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The China syndrome
Wireless firms are blaming SARS for poor results. But an inventory glut is the real culprit.
June 12, 2003: 1:39 PM EDT
By Paul R. La Monica, CNN/Money Senior Writer

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NEW YORK (CNN/Money) - Is the SARS outbreak in China a serious problem for the technology industry?

What do you say, wireless companies?

"'Yes!' Within the past two weeks, cell phone makers Motorola and Nokia and chip makers Texas Instruments and Triquint Semiconductor, whose components are used in cell phones, have blamed SARS in sales warnings."

OK. How about our next contestants, companies that are tied more closely to the personal computer sector?

"No Paul. It's overblown. Semiconductor companies Intel and Micron Technology and the No. 1 PC maker Dell have all brushed aside concerns about SARS."

So who's telling the truth? Survey says...the PC companies! Thanks for playing, wireless. Now our lovely assistant will tell you about your parting gifts.

Too many phones

Seriously though, SARS is probably having some impact on sales of cell phones in China. There are plenty of anecdotes about the Chinese retail industry grinding to a halt due to SARS fears. But while the disease is probably exacerbating the problem, the real issue is a glut of phones in China.

Motorola and Nokia have been salivating over the chance to gain a foothold in the potentially lucrative Chinese market. Problem is, several Chinese companies -- TCL, Eastcom and Ningbo Bird, to name a few -- have also been producing handsets hand over foot. Bingo. You've got excess inventory!

What tech rally?
Wirless equipment companies are not feeling the market's love this year.
CompanyPrice change (YTD)
Motorola2.3%
Triquint Semiconductor-1.4%
Qualcomm-7.6%
Skyworks Solutions-18.6%
RF MIcro Devices-28.2%
Source:Thomson/Baseline

"There was a mismatch of supply and demand in China before the SARS virus," said Jeff Bray, an analyst with D.L. Babson, a Boston-based asset management firm that owns shares of Nokia but no other wireless equipment companies.

This is not a good sign. Investors might be able to dismiss SARS as a temporary blip since the outbreak has faded from the headlines in recent weeks. But an inventory glut won't miraculously disappear.

"You can't exactly take all the phones and dump them into the ocean," said Bray. "The longer the phones are sitting around, the less they're worth, which means you either have to cut prices or write down inventory."

More woes ahead

To that end, in its Tech Radar research report, investment bank SG Cowen said Wednesday that the buildup in China would be more than a one quarter phenomenon unless companies started taking charges to write-off inventory. Motorola said on Monday that it would not do that.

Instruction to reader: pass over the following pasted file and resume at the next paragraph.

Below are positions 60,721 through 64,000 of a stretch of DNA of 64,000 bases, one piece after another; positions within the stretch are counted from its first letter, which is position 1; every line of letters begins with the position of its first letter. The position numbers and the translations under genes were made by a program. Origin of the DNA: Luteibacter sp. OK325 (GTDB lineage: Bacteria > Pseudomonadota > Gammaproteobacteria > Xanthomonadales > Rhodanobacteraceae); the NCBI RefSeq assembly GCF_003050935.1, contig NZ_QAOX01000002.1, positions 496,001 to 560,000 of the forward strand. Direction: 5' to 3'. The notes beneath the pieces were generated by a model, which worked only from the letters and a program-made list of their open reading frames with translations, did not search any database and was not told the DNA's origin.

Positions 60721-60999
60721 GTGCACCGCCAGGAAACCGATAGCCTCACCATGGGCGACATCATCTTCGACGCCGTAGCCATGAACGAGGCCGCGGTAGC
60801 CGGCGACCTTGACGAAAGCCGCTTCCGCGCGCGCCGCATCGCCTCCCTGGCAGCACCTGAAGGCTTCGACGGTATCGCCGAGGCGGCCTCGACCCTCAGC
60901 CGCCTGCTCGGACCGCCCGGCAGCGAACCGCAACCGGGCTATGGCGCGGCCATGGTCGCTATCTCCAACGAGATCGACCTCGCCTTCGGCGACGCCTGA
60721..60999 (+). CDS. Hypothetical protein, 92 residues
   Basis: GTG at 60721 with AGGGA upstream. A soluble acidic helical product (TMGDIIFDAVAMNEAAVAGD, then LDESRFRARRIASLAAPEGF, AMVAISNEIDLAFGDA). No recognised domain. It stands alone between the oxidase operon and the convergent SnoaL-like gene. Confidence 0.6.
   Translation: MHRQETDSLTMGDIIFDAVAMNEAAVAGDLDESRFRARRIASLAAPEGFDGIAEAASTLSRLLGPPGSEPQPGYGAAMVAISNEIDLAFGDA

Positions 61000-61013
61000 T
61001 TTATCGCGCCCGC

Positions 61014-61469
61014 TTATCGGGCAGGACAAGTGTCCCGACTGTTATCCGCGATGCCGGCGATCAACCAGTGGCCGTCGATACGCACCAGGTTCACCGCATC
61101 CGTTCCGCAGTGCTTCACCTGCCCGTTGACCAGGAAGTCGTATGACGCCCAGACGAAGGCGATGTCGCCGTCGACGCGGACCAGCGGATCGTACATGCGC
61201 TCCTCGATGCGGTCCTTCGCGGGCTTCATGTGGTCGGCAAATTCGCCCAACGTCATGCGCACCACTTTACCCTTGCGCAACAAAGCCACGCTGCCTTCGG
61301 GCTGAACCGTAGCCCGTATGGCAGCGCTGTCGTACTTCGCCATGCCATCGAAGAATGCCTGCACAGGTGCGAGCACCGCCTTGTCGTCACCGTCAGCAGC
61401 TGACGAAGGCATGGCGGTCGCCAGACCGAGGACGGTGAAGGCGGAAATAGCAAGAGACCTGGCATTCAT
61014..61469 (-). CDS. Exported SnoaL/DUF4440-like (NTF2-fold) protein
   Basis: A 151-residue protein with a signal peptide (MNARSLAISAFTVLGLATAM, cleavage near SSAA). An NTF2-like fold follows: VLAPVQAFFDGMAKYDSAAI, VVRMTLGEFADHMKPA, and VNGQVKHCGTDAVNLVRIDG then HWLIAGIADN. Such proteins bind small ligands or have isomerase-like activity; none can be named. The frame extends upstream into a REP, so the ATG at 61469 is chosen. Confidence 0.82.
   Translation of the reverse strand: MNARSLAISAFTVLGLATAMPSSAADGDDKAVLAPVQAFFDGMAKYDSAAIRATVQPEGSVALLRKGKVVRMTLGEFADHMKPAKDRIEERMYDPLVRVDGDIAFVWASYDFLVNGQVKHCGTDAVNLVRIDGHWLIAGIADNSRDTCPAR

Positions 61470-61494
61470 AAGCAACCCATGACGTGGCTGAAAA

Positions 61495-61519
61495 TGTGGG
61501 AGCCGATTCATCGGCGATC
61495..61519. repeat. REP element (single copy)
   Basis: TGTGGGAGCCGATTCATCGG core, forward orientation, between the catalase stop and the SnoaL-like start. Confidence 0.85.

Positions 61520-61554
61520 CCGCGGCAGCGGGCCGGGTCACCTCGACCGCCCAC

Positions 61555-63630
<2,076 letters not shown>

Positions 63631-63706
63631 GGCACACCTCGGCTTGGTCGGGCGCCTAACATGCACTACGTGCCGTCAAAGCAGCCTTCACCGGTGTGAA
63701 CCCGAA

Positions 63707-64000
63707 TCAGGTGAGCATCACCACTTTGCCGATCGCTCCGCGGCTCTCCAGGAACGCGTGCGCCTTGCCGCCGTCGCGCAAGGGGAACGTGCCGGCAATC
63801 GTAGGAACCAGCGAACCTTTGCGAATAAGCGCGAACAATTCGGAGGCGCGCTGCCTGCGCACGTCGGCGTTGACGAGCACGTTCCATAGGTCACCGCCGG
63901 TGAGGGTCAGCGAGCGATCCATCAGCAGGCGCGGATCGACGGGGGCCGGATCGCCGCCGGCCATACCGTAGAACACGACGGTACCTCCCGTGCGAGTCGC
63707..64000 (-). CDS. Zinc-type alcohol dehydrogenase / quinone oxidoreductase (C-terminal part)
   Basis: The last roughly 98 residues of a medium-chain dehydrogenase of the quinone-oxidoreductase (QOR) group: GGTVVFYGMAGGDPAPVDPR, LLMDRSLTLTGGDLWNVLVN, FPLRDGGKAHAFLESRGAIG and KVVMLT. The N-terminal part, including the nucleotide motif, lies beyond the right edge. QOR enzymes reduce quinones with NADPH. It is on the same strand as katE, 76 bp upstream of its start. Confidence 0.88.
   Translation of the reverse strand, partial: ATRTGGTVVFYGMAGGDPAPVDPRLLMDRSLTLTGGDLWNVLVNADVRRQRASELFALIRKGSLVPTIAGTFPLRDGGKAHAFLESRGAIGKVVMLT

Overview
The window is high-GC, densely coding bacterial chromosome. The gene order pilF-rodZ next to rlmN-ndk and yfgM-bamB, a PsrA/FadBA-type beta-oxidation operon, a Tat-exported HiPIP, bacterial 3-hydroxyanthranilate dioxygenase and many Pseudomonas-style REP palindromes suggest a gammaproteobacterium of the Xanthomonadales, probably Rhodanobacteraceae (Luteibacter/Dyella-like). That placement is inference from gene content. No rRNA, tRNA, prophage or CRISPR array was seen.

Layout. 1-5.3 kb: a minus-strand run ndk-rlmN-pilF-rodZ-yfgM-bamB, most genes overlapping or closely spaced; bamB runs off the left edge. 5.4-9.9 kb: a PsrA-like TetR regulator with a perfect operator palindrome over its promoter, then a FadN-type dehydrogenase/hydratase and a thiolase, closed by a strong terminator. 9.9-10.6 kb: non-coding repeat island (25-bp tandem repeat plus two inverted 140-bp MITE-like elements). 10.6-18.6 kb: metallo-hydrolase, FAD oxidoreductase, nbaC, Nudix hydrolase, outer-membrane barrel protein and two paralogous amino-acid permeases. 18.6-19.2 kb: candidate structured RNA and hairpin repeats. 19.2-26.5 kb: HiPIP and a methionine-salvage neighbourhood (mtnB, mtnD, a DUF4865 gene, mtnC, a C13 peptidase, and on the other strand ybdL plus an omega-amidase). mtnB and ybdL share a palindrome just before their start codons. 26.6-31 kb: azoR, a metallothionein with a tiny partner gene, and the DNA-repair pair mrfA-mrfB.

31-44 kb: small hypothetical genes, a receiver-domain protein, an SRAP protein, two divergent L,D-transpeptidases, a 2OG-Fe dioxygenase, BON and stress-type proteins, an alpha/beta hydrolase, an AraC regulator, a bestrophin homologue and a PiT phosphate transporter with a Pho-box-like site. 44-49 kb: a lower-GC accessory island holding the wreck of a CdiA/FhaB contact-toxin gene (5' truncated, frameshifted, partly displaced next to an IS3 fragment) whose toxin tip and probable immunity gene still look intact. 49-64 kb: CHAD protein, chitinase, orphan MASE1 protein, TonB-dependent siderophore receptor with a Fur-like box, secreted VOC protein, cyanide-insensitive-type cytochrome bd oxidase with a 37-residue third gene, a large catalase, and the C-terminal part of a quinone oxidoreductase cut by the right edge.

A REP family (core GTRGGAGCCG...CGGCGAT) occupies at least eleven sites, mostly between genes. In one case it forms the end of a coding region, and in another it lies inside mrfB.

And if the handset companies find themselves stuck with unsold phones, then that should have a ripple effect on their suppliers. Texas Instruments and Triquint have already indicated that's the case.

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Cowen said that Qualcomm, which develops the code division multiple access (CDMA) standard used in many cell phone chipsets, might also have some big trouble in China later on this year as a result of the glut.

(By the way, we cited Qualcomm as a rare tech bargain in this market about a month ago and still think it's a good long-term bet, despite the near term concerns.)

The firm also said that RF Micro Devices and Skyworks Solutions, which make radio frequency integrated circuits used in cell phones, could be affected.

It's no wonder then that shares of Triquint, Qualcomm, RF Micro and Skyworks are all down year-to-date while Motorola's stock is only up 2 percent.

Nokia and Texas Instruments have done significantly better, with 15 and 26 percent gains, respectively. But even they are underperforming the moves made by the chip companies with more PC exposure. Micron is up 36 percent and Intel has jumped 41 percent.

Until the China inventory problem is resolved, it's likely that wireless equipment stocks will continue to lag the rest of tech.


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Most stock quote data provided by BATS. Market indices are shown in real time, except for the DJIA, which is delayed by two minutes. All times are ET. Disclaimer. Morningstar: © 2018 Morningstar, Inc. All Rights Reserved. Factset: FactSet Research Systems Inc. 2018. All rights reserved. Chicago Mercantile Association: Certain market data is the property of Chicago Mercantile Exchange Inc. and its licensors. All rights reserved. Dow Jones: The Dow Jones branded indices are proprietary to and are calculated, distributed and marketed by DJI Opco, a subsidiary of S&P Dow Jones Indices LLC and have been licensed for use to S&P Opco, LLC and CNN. Standard & Poor's and S&P are registered trademarks of Standard & Poor's Financial Services LLC and Dow Jones is a registered trademark of Dow Jones Trademark Holdings LLC. All content of the Dow Jones branded indices © S&P Dow Jones Indices LLC 2018 and/or its affiliates.